You have 2 ways to win a copy of my soon-to-be-released contemporary romance, A Portrait for Toni. I'll choose 2 winners at random who do either of the following (or do both of the follow…

On Beauty, Dove, and the Lies Society Tells About Women

I'm getting all soap-boxy today. It's about a topic I've been thinking about for months, and it's finally come to a head.

You've all seen the Dove Real Beauty commercial, right? The one with the forensic artist? If not, here it is. Or watch it again to refresh your memory:

Many women's reaction to the video was powerful emotion. Some women cried at the message, which is captured in the tag line: "You're more beautiful than you think." Yes, I am, was the overwhelming response as thousands of women shared the video through social media.

Then came the backlash about whether the forensic artist was biased because he knew about the experiment, and how the majority of the women were Caucasian, and maybe that's the kind of beauty we're being told is somehow "real." Those arguments may or may not be valid.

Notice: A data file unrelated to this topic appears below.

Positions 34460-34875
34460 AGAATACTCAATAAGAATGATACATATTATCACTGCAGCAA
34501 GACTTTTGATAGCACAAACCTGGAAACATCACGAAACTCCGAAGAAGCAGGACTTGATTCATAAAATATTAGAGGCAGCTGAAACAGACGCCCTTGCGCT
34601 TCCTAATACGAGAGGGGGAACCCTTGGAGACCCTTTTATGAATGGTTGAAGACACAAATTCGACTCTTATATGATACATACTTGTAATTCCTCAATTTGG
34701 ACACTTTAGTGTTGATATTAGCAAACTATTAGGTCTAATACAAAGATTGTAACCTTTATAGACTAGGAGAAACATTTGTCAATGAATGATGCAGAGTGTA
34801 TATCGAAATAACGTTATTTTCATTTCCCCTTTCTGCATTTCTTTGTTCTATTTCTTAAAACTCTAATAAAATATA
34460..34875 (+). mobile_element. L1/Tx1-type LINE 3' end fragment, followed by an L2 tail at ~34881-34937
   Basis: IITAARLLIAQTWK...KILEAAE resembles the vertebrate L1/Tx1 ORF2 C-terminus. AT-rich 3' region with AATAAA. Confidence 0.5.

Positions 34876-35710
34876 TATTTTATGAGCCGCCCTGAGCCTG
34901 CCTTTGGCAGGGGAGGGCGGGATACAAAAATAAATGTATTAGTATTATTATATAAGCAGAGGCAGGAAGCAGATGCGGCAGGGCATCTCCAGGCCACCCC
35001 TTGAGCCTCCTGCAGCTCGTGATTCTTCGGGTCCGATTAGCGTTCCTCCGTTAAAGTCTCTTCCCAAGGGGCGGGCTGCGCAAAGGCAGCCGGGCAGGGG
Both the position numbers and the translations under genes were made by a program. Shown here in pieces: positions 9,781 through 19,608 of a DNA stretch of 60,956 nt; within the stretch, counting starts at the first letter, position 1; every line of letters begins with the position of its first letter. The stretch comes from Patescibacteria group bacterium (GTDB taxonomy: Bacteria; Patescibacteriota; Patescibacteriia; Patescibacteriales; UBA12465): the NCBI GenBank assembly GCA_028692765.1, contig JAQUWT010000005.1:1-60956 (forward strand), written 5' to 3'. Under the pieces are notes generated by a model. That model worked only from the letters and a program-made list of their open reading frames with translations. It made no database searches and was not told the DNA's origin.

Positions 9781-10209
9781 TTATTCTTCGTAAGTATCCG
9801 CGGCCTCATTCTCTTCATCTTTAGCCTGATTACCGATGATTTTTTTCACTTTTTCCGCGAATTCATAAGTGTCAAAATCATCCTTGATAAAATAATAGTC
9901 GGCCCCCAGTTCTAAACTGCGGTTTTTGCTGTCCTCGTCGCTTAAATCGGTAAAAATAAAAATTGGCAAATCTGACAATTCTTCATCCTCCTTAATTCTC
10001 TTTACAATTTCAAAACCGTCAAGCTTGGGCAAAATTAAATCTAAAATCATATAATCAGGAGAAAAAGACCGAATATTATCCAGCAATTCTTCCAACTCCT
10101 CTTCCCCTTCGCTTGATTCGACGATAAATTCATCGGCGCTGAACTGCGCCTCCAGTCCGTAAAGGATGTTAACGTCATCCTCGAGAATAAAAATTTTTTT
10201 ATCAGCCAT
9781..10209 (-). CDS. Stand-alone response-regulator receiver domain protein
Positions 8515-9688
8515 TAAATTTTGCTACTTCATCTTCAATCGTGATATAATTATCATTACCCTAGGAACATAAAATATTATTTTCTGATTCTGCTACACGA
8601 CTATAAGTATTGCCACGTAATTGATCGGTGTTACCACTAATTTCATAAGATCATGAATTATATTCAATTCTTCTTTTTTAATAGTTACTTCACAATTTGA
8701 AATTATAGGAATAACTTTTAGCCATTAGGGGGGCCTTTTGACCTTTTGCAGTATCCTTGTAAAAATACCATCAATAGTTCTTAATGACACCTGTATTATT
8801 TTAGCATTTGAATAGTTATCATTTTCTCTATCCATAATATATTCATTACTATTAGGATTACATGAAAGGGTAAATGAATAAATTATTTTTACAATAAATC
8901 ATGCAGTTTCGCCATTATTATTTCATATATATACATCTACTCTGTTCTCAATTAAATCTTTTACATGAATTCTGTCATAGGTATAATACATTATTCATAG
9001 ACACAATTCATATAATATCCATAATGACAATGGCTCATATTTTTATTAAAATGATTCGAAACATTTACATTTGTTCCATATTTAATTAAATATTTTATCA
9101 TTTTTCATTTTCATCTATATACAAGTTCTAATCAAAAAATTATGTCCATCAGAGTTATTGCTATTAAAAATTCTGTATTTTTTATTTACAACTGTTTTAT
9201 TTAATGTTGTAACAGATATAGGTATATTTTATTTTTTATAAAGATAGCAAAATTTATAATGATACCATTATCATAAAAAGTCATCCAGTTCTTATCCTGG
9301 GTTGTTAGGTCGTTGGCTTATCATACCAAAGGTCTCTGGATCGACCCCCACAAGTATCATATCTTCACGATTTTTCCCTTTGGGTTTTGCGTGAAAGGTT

It was a different response that make me sit up and pay attention: the one saying that outward appearance/beauty shouldn't be wha…

WNW: Please Trash?

Last winter, our family took a trip to the Happiest Place on Earth. Because I'm a nerd and can't entirely shut off my editor brain even on vacation, I couldn't help but notice a recurring grammatical problem on the trash cans in Disneyland and California Adventure.

While I took plenty of pictures of the kids, I found myself snapping pictures of trash cans and other things that made me laugh. Soon my husband was in on it too. (My sickness appears to be contagious.)

Let's take a look.

The folks designing the cans for recyclables did an okay job. Note this can, with the polite request to recycle:

We could argue that they could have added a comma between the two words, making it RECYCLE, PLEASE, but at least the request makes sense.

The receptacle standing right next to this one, however, uses the same type of phrase, including please, but they ended up with an unintentional humorous meaning: